Various crimes and patterns cycle in and out as the “hot” crime for police to make arrests for. It’s been drugs, lately child porn has been popular, it often depends on what’s in the headlines. In recent years, Jacksonville police brass have made a big public push to concentrate on stolen and illegal guns and, as is often the cases, smaller suburban counties like Clay, Nassau and St. Johns counties have jumped on board. They are after cases that can make a splash in the media – and hold up in court. Often times, that leads to the low-hanging fruit ending up in the headlines.
Last week it was Gary Huskey, a second-hand dealer in Middleburg who sells items like coins, jewelry and other valuables. Including guns. Problem is Huskey is a two-time convicted felon, having run afoul of the law in Virginia, according to a report on First Coast News. No doubt Clay County police knew that when they sent undercover officers into Huskey’s store and asked him if he would be interested in buying stolen guns. It is a key element in their case – essentially a fallback plan that could almost guarantee Huskey will face some time behind bars. Cases where police wear wires and ask people to buy things from them – be it drugs, guns, sex, etc. – can be dicey for the state in court. Entrapment issues almost certainly come up, which can make it more difficult to get a conviction.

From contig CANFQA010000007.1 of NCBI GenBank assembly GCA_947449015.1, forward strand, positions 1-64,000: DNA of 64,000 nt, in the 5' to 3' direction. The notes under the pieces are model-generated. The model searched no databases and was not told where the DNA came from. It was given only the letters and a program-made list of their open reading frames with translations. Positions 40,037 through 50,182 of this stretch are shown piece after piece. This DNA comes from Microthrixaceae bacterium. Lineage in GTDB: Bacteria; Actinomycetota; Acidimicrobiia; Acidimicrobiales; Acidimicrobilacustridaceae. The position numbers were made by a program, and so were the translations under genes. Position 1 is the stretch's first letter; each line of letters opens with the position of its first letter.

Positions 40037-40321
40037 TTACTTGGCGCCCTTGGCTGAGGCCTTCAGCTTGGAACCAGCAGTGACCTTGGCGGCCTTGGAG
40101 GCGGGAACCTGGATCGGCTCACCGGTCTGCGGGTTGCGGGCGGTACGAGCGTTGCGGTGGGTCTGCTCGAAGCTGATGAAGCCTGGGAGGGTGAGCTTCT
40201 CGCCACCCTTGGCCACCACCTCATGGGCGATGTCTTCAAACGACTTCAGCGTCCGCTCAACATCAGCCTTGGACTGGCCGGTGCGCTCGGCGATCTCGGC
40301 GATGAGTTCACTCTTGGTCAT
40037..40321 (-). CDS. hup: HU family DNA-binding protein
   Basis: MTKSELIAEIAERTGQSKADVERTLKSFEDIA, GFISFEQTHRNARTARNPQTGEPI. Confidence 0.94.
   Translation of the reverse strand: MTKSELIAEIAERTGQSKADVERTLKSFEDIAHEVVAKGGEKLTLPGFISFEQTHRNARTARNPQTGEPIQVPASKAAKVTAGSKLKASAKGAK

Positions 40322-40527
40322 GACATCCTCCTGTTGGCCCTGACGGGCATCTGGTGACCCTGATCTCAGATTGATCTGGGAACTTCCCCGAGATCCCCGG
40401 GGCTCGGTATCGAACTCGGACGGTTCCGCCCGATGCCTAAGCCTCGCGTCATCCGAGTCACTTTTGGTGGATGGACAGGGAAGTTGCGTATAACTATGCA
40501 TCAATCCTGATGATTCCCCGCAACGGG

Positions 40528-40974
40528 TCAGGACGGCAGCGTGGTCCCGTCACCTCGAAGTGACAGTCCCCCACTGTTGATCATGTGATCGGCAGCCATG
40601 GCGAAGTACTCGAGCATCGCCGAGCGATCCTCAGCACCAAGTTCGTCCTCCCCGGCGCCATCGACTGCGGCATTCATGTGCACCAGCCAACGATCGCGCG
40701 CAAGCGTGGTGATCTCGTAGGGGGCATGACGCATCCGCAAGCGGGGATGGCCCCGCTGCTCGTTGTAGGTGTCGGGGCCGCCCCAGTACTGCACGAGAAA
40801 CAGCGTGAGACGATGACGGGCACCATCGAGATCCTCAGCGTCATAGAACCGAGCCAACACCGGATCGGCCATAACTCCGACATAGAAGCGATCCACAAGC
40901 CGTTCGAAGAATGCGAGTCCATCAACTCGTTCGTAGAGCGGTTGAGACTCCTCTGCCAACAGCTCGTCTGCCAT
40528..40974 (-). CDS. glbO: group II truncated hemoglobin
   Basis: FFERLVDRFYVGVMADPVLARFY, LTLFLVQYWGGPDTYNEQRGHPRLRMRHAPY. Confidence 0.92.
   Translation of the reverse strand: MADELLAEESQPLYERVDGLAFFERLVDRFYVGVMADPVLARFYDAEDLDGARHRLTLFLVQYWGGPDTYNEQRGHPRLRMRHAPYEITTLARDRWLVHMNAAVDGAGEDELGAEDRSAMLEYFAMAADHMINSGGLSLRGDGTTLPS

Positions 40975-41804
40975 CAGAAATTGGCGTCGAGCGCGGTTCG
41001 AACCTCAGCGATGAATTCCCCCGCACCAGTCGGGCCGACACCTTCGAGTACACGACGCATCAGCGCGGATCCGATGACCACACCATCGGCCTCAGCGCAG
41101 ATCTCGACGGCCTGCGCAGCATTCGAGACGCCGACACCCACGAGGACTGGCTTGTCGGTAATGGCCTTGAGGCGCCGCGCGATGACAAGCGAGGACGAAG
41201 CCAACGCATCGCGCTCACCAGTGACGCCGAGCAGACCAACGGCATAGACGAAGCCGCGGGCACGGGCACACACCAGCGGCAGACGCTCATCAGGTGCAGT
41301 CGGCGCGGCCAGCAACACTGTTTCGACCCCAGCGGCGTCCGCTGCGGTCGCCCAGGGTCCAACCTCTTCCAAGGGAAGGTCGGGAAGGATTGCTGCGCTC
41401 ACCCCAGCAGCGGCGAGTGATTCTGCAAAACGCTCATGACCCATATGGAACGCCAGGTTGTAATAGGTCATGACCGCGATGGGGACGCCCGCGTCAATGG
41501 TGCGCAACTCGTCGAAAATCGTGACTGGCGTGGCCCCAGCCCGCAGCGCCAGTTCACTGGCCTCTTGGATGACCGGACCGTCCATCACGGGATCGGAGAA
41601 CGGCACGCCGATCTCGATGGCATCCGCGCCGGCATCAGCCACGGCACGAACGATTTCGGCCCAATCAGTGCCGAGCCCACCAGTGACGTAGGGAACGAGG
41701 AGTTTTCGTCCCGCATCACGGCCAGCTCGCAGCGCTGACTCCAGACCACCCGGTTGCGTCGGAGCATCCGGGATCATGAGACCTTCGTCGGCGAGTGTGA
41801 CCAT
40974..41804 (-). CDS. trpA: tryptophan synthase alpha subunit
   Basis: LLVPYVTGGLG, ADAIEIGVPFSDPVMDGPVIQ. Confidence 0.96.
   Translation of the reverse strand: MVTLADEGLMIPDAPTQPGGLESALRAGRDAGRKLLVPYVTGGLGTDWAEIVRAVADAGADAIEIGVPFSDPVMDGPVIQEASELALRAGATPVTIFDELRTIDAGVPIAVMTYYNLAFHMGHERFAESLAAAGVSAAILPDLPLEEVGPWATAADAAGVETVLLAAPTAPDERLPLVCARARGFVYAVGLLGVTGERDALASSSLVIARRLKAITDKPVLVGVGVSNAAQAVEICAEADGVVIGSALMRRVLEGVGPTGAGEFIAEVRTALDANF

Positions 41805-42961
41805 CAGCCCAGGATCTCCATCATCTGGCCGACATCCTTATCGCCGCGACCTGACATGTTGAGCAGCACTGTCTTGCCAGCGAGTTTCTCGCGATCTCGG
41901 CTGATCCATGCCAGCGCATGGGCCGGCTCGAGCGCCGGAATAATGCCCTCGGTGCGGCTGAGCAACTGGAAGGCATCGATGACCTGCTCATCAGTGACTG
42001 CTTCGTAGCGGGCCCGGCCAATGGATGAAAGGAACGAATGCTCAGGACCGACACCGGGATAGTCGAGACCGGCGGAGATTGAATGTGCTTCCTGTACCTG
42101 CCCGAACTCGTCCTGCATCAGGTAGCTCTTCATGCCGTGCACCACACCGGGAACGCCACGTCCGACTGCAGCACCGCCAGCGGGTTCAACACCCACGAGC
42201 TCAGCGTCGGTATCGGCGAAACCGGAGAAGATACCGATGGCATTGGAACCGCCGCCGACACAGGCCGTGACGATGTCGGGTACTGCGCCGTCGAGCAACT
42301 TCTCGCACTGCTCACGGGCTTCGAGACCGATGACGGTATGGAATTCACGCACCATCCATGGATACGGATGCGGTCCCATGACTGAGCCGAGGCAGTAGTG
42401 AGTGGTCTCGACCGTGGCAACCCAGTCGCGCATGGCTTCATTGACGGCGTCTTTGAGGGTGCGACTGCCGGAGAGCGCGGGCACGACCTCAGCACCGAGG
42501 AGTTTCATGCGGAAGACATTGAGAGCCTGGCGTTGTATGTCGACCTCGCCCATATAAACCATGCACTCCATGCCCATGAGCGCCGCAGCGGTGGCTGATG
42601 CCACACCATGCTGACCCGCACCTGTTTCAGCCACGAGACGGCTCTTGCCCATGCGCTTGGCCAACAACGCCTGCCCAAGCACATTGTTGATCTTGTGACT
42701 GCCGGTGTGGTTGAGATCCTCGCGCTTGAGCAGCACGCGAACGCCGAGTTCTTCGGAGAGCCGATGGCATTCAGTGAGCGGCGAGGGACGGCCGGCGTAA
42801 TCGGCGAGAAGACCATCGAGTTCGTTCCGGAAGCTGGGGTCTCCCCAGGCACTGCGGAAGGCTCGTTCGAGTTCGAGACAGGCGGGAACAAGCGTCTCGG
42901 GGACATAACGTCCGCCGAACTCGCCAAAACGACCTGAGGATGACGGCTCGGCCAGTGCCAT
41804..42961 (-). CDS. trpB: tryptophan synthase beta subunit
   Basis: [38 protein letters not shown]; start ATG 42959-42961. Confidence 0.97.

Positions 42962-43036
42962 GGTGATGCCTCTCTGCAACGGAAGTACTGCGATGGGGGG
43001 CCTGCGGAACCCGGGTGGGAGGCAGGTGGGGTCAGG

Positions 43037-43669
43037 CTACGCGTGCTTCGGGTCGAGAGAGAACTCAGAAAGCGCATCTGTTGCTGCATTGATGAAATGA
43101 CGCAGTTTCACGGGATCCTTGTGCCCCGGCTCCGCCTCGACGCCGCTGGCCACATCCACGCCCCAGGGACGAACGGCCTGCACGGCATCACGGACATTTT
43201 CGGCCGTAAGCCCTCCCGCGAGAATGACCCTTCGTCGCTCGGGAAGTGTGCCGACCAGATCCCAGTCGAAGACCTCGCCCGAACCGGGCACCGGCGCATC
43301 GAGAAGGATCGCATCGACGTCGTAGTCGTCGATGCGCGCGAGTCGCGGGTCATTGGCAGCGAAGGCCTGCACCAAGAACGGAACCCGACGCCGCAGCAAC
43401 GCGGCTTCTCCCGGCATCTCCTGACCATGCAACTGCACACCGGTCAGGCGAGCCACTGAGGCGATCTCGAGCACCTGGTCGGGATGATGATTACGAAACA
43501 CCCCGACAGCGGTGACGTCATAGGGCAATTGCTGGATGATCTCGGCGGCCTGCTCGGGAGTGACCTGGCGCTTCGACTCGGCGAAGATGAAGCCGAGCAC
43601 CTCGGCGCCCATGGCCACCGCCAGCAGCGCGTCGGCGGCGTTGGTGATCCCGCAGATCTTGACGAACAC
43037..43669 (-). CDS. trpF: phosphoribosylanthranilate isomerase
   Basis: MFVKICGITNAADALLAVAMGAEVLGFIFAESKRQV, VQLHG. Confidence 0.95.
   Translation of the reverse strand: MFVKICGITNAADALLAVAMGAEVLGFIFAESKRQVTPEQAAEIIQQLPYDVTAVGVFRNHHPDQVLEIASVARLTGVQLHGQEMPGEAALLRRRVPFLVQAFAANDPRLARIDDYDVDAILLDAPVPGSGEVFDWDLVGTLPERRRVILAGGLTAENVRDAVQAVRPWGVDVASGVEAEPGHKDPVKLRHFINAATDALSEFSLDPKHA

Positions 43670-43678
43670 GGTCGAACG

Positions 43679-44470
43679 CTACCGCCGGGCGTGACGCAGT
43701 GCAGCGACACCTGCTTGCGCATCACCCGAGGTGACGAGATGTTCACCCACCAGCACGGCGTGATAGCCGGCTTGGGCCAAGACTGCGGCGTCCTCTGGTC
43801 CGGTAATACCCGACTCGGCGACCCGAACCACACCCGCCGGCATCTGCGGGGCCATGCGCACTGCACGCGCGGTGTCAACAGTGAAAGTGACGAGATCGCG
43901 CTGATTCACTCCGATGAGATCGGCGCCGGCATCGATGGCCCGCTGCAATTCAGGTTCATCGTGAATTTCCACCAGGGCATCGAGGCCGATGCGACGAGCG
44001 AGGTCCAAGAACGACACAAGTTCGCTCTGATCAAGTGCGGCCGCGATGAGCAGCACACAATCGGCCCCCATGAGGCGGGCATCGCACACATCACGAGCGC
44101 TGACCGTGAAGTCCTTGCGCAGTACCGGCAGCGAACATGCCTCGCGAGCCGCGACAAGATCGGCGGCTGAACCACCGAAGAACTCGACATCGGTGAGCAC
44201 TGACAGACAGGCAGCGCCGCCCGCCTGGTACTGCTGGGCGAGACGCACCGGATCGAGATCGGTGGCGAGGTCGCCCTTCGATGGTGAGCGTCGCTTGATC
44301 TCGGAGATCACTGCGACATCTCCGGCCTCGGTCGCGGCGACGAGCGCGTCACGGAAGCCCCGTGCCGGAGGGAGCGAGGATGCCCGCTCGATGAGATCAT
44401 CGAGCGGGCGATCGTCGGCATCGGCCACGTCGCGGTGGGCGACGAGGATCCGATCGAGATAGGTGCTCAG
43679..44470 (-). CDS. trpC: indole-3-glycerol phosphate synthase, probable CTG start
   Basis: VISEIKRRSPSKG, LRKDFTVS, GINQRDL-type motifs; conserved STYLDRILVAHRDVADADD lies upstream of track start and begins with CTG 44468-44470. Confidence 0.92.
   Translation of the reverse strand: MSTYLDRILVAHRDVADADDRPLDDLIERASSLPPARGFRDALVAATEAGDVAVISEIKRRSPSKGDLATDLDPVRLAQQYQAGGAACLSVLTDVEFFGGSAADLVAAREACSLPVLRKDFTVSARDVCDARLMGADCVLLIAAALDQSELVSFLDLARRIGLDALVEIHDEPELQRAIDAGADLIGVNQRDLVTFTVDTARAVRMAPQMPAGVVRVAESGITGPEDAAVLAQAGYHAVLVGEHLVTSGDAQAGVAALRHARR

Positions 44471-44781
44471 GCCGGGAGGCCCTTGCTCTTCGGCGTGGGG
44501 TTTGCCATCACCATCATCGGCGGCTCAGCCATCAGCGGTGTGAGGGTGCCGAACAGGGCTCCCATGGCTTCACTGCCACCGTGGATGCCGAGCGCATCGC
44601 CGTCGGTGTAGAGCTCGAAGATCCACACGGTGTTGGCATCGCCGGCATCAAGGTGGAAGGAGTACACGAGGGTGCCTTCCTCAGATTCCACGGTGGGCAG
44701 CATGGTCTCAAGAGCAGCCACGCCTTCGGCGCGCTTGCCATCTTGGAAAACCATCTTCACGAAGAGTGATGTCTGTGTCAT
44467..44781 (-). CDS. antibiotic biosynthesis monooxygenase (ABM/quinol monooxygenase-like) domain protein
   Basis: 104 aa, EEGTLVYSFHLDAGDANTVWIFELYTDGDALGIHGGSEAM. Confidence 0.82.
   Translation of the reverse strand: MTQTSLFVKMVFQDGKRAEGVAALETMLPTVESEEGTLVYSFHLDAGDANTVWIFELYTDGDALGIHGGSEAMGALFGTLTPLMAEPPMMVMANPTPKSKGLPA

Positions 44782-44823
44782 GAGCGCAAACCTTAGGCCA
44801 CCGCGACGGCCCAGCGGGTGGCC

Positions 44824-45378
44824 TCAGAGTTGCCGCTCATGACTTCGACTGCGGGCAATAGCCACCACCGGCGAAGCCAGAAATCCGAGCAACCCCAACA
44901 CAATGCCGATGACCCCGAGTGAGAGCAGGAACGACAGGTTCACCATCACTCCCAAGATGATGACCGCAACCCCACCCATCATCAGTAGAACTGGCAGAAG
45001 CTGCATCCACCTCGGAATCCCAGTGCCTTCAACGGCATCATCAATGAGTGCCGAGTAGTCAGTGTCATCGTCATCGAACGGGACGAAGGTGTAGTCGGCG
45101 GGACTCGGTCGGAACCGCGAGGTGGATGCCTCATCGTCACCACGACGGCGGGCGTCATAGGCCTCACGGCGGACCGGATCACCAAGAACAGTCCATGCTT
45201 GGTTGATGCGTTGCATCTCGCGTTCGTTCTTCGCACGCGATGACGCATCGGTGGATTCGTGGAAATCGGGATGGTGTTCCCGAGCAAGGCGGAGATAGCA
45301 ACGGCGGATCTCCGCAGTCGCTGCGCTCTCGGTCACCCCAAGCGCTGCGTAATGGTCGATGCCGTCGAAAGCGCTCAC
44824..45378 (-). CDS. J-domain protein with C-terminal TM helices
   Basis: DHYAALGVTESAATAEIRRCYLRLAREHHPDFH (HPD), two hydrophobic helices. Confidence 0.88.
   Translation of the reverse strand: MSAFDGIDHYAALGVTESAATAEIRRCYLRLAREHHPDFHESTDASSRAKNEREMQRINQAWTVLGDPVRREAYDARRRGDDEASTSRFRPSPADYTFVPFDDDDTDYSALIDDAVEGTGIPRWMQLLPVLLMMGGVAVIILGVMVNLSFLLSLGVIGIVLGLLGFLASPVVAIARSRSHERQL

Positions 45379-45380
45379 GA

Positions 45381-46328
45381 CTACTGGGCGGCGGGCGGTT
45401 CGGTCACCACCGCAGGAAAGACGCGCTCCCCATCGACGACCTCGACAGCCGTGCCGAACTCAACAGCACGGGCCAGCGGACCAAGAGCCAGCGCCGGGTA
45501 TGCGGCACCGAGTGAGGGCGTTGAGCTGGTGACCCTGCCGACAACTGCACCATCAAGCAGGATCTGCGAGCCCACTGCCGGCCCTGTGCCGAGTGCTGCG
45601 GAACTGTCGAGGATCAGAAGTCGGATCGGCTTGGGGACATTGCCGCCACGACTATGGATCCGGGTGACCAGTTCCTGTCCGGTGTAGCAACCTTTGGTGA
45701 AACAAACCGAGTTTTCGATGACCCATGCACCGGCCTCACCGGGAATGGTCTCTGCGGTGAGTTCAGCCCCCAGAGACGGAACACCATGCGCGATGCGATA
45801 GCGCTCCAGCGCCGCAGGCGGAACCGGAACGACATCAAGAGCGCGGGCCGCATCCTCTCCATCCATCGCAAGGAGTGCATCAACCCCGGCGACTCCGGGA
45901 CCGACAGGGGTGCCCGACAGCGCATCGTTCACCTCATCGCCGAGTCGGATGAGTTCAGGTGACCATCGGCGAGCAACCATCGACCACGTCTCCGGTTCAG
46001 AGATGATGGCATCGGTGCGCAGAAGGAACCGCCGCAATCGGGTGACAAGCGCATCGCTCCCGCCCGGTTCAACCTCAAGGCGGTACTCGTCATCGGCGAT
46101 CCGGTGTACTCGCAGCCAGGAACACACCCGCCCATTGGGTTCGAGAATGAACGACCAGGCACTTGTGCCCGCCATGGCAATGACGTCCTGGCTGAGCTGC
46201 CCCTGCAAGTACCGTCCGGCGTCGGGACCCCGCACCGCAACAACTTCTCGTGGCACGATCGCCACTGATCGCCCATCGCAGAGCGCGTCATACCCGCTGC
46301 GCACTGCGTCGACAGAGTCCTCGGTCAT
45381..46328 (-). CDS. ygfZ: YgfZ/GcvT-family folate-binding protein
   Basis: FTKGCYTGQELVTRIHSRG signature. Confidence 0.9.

But for Huskey, it won’t matter if he is found guilty or not of actually dealing in stolen property with the guns. The state has its hammer: Florida possession of a firearm by a convicted felon. At least four counts on the guns he bought from undercover officers. And likely more, since police seized more than $200,000 worth of merchandize from the store, according to the television news report. One would assume there are a few more guns to be found.
Possession of a firearm by a convicted felon is a third-degree felony, punishable by up to five years in prison. More importantly, it carries a three-year minimum mandatory sentence – which ties the hands of judges and has a crippling effect on plea negotiations. The state is using it more and more – especially when the rest of its case is shaky at best. The burden of proof for the system is simple: 1) The person must be a convicted felon and 2) They must have actual possession of a firearm. In Huskey’s case, it is cut and dried. His only shot at leniency might be if police are interested in who else is selling him stolen guns – and who’s buying them. But those records may have been part of what police seized from his store, so police may not even need his help.
Before anyone speaks with police about a crime they are charged with, they should speak with an experience Jacksonville criminal defense attorney who can outline the options. Our Jacksonville gun crimes lawyer has defended hundreds of clients on firearms charges and knows when to start negotiating and when it might benefit a client to start talking to police.
If you or a loved one needs a criminal defense attorney in Middleburg or the surrounding area, call The Mussallem Law Firm, PA at (904) 365-5200 for a free consultation. Our Clay County gun crimes lawyer is available 24 hours a day, 7 days a week.